Diversified Portfolios Prove Their Value in Tough Markets

By James Duronio, MSF, CAIA, CIMA®, AIFA® | Executive VP, Investment Solutions Group | 01.18.2019

We all have a sense of why we tolerate risky assets like stocks and speculative-grade bonds during downturns. This is an unavoidable byproduct of owning them during productive periods so that they can generate the bulk of our investment returns. No one has perfect foresight and trying to time entry and exit points can do more damage than good, so it’s often best to wait out tough parts of the market cycle.

But why do we own less risky assets like high quality bonds? These offer lower returns, so the argument isn’t as clear. They can also suffer downturns, albeit typically smaller and with lower frequency.

Investors should own both asset classes because of the diversification benefits they deliver together. It’s not always exactly clear what this means, so we’ll explore the subject.

A diversified investment portfolio generates returns from different sources that share varying degrees of correlation. When we use the term correlation, we’re addressing how the price movements of two investments compare. A perfect positively correlated pair will move in lock step, while a perfect negatively correlated pair will move exactly opposite.

Ideally, an investment portfolio will include a mix of correlations—some partially aligned, others offsetting—helping to dampen the extreme price swings of any individual source while retaining the ability to generate sufficient returns. Owning stocks and high-quality bonds in the same portfolio helps accomplish this goal.

Let’s look at some statistics. We’ll use the S&P 500 Index and 10-year U.S. Treasury as proxies for risky assets and high-quality bonds, respectively, and consider their calendar-year performance from 1928 through 2017:

  • Over these 90 periods, the S&P 500 had negative performance in 27% of years (or 24 periods)
  • The 10-year Treasury was negative in 18% (or 16 periods)
  • But they were only negative together in 3 years
  • In contrast, they were positive together in 53 years

We can see the merits of owning different types of assets in this short study. The hard part is getting their proportions right. Here, affluent investors have a few advantages that help in finding the right balance.

Recognize the Risks. Different asset classes possess varying levels and types of risk. Generally, stocks are very volatile, while high-quality bonds are more sensitive to interest rate movements. Historically, a portfolio that’s balanced in dollar terms will still derive the lion’s share of volatility (and expected return) from its allocation to stocks.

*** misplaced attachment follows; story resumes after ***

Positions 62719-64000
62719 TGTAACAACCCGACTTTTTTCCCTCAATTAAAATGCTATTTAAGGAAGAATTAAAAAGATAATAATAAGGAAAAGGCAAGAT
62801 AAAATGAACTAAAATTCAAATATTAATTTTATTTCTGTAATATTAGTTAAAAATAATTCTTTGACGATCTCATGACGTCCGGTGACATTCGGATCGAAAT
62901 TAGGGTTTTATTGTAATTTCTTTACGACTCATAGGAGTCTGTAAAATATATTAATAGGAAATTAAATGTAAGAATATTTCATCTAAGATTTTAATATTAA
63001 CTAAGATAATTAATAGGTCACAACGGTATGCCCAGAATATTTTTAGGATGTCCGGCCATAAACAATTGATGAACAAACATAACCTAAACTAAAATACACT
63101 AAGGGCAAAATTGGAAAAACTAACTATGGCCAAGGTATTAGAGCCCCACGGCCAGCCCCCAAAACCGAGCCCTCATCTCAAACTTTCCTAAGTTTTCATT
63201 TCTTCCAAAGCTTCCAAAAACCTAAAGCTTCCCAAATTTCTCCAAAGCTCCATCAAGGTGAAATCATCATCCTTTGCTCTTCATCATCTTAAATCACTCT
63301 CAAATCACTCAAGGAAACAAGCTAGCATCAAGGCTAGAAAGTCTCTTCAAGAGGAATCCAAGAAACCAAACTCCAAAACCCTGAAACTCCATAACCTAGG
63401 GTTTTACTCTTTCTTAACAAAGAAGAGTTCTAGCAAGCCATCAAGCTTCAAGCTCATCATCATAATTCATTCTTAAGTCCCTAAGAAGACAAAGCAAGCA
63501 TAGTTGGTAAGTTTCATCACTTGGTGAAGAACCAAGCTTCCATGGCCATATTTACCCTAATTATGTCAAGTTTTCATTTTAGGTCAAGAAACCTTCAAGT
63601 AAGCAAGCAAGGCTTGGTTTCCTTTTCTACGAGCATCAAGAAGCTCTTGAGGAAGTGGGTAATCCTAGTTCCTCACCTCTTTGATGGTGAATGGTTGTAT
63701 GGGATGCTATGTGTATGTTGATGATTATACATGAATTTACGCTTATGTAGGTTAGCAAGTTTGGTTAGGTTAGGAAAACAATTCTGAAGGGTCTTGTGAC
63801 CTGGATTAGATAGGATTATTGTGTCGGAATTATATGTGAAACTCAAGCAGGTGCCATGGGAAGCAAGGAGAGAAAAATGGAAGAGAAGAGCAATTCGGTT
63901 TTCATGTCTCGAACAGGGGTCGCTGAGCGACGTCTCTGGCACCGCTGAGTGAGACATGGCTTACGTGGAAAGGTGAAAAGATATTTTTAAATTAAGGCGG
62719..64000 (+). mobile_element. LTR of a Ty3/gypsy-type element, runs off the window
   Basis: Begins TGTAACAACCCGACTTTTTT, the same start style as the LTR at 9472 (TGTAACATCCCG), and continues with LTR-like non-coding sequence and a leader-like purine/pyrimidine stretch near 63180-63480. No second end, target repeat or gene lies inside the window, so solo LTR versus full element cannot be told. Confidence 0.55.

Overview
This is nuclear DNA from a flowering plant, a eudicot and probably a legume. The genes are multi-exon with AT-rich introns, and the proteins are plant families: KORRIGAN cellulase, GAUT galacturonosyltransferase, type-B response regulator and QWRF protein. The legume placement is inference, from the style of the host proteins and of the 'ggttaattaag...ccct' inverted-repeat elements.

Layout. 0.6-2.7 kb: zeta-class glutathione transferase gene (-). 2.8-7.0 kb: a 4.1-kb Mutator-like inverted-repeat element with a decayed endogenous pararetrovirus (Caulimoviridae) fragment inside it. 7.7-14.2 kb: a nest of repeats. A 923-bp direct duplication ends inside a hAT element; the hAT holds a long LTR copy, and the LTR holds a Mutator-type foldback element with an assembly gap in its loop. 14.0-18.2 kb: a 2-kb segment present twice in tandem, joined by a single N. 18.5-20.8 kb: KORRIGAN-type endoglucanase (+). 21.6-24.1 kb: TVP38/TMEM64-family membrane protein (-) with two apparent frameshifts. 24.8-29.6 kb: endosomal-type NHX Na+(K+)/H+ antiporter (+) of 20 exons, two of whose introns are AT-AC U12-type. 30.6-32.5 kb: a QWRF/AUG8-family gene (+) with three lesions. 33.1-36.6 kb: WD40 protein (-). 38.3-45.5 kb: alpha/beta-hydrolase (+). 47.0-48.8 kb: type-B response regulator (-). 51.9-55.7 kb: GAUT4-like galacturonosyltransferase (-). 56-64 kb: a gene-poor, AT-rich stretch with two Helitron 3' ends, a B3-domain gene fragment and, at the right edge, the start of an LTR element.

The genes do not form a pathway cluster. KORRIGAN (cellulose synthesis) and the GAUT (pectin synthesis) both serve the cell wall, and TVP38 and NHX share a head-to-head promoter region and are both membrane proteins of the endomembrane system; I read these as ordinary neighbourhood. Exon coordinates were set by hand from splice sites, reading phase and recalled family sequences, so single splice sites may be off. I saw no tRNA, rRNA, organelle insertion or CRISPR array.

Question Your Exposure. Affluent investors typically don’t look to squeeze a high total return from their portfolios for income-generating purposes. This means being able to avoid high overall portfolio risk by striking a more conservative balance.

Take a Hands-off Approach. As mentioned, trying to time moving in and out of the market, particularly one that is volatile, is a futile endeavor. A more prudent approach is to establish a portfolio with a risk profile you can live with through market ups and downs.

Follow the Rules. If the objective is to stick with a market allocation, it’s important to create a rebalancing playbook when you construct a portfolio. It can include periodic calendar-driven rebalancing, or it might be driven by thresholds—like allocation bands (minimum and maximum shares). If you’ve stuck to the playbook, then rebalancing will prove its value in tough markets by ensuring you’re not overexposed to risky assets (which would’ve increased their share of your portfolio in good times).

We all contend with an urge to push toward risky assets, especially during positive markets; there’s a feeling that we’re not being productive enough with our investments when we strike a conservative balance. Keep in mind, minimizing losses in downturns means preserving more capital for expansions.

Remember that diversification is intended to take the sting out of tough markets. You can think of an optimal allocation as a balance between how great a loss you’re willing to accept in downturns and how much return you’d like to generate in advancing market environments.

If you still have questions or concerns regarding this topic, reach out to our retirement plan team experts—we would be happy to help.

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